Trying to lose weight? While it’s tempting to turn to turn to facebook tips, diet magazines, the latest fad, or hey- just follow what your coworker is doing- there’s a definite way to eat for success.
When it comes to weight loss, you need more than just a shot in the dark- you need to eat the foods that help fuel your body, prevent fatigue, and keep you fuller, longer. Whether you’re trying to lose the last five or the first fifty, consider this your go-to guide for seamlessly healthy eating
Whether you’re trying to lose weight or maintain your goal weight, protein is your friend: protein is satiating, taking longer to digest than carbohydrate. Studies have consistently shown that favoring protein over carbohydrate improves weight-based outcomes.
Additionally, because many restaurants serve carbohydrate in larger quantities than protein, choosing protein-based dishes while dining outside of the home can help keep restaurant Calories in check. Naturally, certain proteins are healthier than others. Favor lean proteins and seafood over fattier and/or cured meats.
• Good: Boneless, skinless chicken breasts and thighs, white meat turkey, beef sirloin, beef tenderloin, lean ground beef, lean ground turkey, pork tenderloin, fish and shellfish, eggs, nonfat dairy
• Bad: Brisket and other fatty cuts of beef, skin-on poultry, dark meat turkey, ground chuck, ground turkey (non-lean), bacon, sausage, hot dogs, bologna, cured deli meats.
While snacking is an occasional necessity, don’t make it a habit: more eating occasions tend to mean more Calories ingested. Unless you’re carefully accounting for the Calories in your total daily intake, be extremely careful around prepared snack foods (such as granola bars, etc), even if they seem healthy. In general, always choose fruits and veggies in their whole form as a snack if weight loss is a goal, and save the majority of your Calories for meals.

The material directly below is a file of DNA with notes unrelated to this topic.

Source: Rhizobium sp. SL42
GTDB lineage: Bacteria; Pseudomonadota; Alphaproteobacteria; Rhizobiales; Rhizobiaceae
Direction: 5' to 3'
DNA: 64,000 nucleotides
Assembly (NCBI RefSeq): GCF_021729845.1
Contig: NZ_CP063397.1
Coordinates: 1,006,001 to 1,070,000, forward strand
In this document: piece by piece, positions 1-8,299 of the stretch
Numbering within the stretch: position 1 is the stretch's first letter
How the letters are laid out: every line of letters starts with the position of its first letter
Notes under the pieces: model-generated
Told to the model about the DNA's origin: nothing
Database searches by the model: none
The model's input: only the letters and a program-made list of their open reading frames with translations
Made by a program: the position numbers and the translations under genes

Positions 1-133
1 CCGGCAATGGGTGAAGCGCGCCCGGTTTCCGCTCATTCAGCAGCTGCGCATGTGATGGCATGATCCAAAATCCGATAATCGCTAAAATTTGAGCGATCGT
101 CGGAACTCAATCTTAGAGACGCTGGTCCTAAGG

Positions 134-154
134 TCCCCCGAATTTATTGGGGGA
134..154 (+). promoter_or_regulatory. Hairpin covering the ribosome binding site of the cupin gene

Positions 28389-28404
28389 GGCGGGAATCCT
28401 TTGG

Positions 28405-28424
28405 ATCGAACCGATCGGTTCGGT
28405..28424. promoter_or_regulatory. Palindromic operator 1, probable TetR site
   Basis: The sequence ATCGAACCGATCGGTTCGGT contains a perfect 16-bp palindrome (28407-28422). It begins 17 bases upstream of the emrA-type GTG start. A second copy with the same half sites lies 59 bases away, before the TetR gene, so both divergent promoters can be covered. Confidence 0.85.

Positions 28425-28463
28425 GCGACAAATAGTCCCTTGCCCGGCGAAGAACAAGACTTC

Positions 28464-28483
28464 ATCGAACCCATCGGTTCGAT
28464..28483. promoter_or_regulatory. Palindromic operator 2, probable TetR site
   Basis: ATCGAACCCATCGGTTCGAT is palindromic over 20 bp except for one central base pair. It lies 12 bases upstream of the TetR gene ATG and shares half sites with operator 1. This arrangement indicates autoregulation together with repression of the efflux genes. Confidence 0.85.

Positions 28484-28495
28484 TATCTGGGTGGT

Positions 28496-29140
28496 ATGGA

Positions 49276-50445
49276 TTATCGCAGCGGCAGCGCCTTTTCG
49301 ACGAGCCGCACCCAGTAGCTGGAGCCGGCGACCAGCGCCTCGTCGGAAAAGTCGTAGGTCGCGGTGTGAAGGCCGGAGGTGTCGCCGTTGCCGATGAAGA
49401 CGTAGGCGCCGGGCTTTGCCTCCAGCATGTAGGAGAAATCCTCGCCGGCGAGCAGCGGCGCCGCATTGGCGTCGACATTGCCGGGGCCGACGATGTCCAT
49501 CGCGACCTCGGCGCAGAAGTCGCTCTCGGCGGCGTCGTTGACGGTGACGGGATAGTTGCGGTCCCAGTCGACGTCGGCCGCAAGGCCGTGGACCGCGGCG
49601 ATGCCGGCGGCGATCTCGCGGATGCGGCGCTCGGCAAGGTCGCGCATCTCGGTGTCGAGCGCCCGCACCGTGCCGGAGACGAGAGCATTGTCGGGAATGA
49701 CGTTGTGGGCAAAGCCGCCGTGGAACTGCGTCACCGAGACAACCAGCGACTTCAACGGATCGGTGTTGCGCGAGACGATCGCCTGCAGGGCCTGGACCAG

Nix any and all Caloric beverages during weight loss, unless you’re accounting for them in your total Caloric intake.
Good: Water, seltzer water, unsweetened tea and coffee
Bad: Juice, green juice, sports drinks, soda, sweetened tea and coffee beverages, energy drinks
Veggies are your friend during weight loss and at maintenance: nonstarchy veggies contain very few Calories, allowing your to fill up without the threat of Caloric overload. Starchy vegetables (like corn, peas, and potatoes) contain more carbohydrate and Calories than nonstarchy vegetables and should not be eaten in as large of quantities. Additionally, processed veggies (such as broccoli tater tots) are not good options.
Good: Lettuce and salad greens, cucumber, broccoli, zucchini, cauliflower, tomatoes, onion, radishes, mushrooms, brussel sprouts, cabbage, carrots, peppers
Bad: Peas, corn, potatoes, sweet potatoes
Fruit should always be used in its whole form, rather than juiced or dried varieties. Both contain more Calories per unit, and provide very little by way of satiety.